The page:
Michael G. Malaghan
Special to The Hawai‘i Herald
Editor’s note: We continue Michael G. Malaghan’s serialized historical novel, “Picture Bride — A Family Saga,” based on the Japanese immigrant experience. Malaghan’s trilogy takes readers from turn-of-the-20th-century-Japan to Hawai‘i in the picture bride era; the Islands during World War II, highlighted by the exploits of the Nisei soldiers; and beyond.
The novel, which is now available as a printed softcover book, opens with 12-year-old Haru-chan, fleeing her home in Amakusa, Kyüshü, for Hiroshima, where she becomes the picture bride of a Buddhist priest in Hawai‘i.
Author Michael Malaghan is a retired businessman who divides his time between Hawai‘i, Georgia and Japan.
The Re-Paganization of Hawaii
by Andy Pafko
Don’t be fooled by the Buddhist temples looking like your friendly garden-variety Methodist church. The more these heathen outposts look like our places of worship, the more the threat to our Christian heritage. Don’t be fooled by Roman Catholic-style robes . . .
Haru threw down the paper. The Advertiser had sunk to a new low. All rubbish, she thought, using an old word with a new meaning that she had recently picked up.
How could the newspaper allow Pafko to roll out such old, worn-out drivel? But she knew why. By pandering to its racist haole readership, the Advertiser sold not only newspapers but advertising, as well. While Haru considered only a minority of haoles to be racist, she feared that if the white community were fed a daily barrage of biased muck, some of it would stick.
If war broke out, she knew the Committee for Interracial Unity’s fight for even-handed treatment of the Japanese rested on the good will of white men and women who were watching from the sidelines of this polarized fight. They want to believe in us. But one undermining incident and all the wary trust would evaporate like the first raindrop on a hot tin roof of public opinion.
Lowell Thomas, reporting from Washington, D.C., assured his listeners: “Japan and America are still talking.” He postulated, “Each week Japan does not attack America increases the odds cooler heads are prevailing in Tōkyō. New prime minister, General Tojo, must realize that with his army stalemated in China, striking America would be the last thing a prudent military leader would do.”
Haru picked up Hiromi’s last letter rejecting her latest plea to come home to Hawai‘i. Her daughter tried to soothe the worst of her mother’s anxieties with her arguments: Japan was adapting to the embargo. The street marching had stopped. The raucous neon cacophony in the Ginza, Tōkyō’s “Times Square,” had dimmed. Army officials had spun assurances that their scientists were developing a new technology for converting coal into gas.
“Somehow,” Hiromi wrote, “Japan’s clever engineers will wiggle through this crisis without war.”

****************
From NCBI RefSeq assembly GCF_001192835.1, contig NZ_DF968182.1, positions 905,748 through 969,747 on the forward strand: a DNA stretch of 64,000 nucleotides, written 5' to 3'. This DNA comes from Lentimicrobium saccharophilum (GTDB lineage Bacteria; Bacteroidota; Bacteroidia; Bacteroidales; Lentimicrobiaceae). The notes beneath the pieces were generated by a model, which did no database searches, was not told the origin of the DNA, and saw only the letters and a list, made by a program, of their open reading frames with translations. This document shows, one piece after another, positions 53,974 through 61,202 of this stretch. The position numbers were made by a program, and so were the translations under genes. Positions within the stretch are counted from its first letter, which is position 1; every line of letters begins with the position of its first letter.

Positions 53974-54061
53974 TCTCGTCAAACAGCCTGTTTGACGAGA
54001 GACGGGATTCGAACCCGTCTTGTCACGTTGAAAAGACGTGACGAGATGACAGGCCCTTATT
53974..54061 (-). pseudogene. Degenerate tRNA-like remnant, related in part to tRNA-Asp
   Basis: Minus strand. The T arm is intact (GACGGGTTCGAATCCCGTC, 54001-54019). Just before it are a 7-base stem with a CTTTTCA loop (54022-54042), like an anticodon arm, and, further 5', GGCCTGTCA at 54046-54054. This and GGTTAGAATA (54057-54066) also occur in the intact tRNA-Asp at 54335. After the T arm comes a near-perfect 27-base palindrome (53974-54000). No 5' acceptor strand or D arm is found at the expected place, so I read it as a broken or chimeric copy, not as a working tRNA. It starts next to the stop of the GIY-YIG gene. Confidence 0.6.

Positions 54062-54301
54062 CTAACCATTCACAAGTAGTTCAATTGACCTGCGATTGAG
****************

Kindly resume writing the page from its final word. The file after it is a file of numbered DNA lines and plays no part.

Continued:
She ended by pledging to “jump on the next ship to Hawai‘i if war is imminent.”
* * *
Haru could not remember a happier start to a day than this balmy Saturday morning. That afternoon, the University of Hawai‘i football team would be playing its last game of the season. Four of her children and a host of friends would enjoy a pregame buffet at the Takayama home.
She looked around her living room — only their basic furniture was still in place. Haru glowed. Yesterday, she had finished packing the better cutlery and china, along with most of their clothes and personal treasures. The forty-some-odd packing boxes should be miles out of the harbor by now, on their way to the Big Island. This time, there was no talk of taking back the mission Kenji had started. They were retiring. An annex had been added to the hotel for their living quarters.
Tonight, she would sleep in her Queen Emma Street home for the last time. Tomorrow, she and Kenji would take the noon ferry to Kawaihae. No more cattle boats, smiled Haru — this time, they would travel aboard a real passenger ship with a dining room and a snug cabin with bunk beds for the 26-hour journey — provided the seas remained calm.
She was going home to Waimea. Her children had seen the first light of day when the sun peeked over Mauna Kea. She had come to Waimea as an expectant teenage bride and left as a mother, an advisor to many of her husband’s parishioners, a businesswoman who had built and managed a hotel and a valued and beloved member of the community she loved.
Haru looked out the window at her husband dozing in his backyard rocker. The last two years in Honolulu had not been kind to Kenji. He had left Waimea a robust, vigorous man, but would not return that way.
And, Haru was needed in Waimea. Sam’s health had deteriorated, too. His lungs were giving out — the effects of World War I gas. He couldn’t help around the hotel as he had in the past and Kame confessed that she was having a difficult time keeping up with the workload.
Waimea was calling them home. But, like her sisters’ procrastination that had stranded them in Japan, Haru hoped she had not waited too long.
To be continued . . .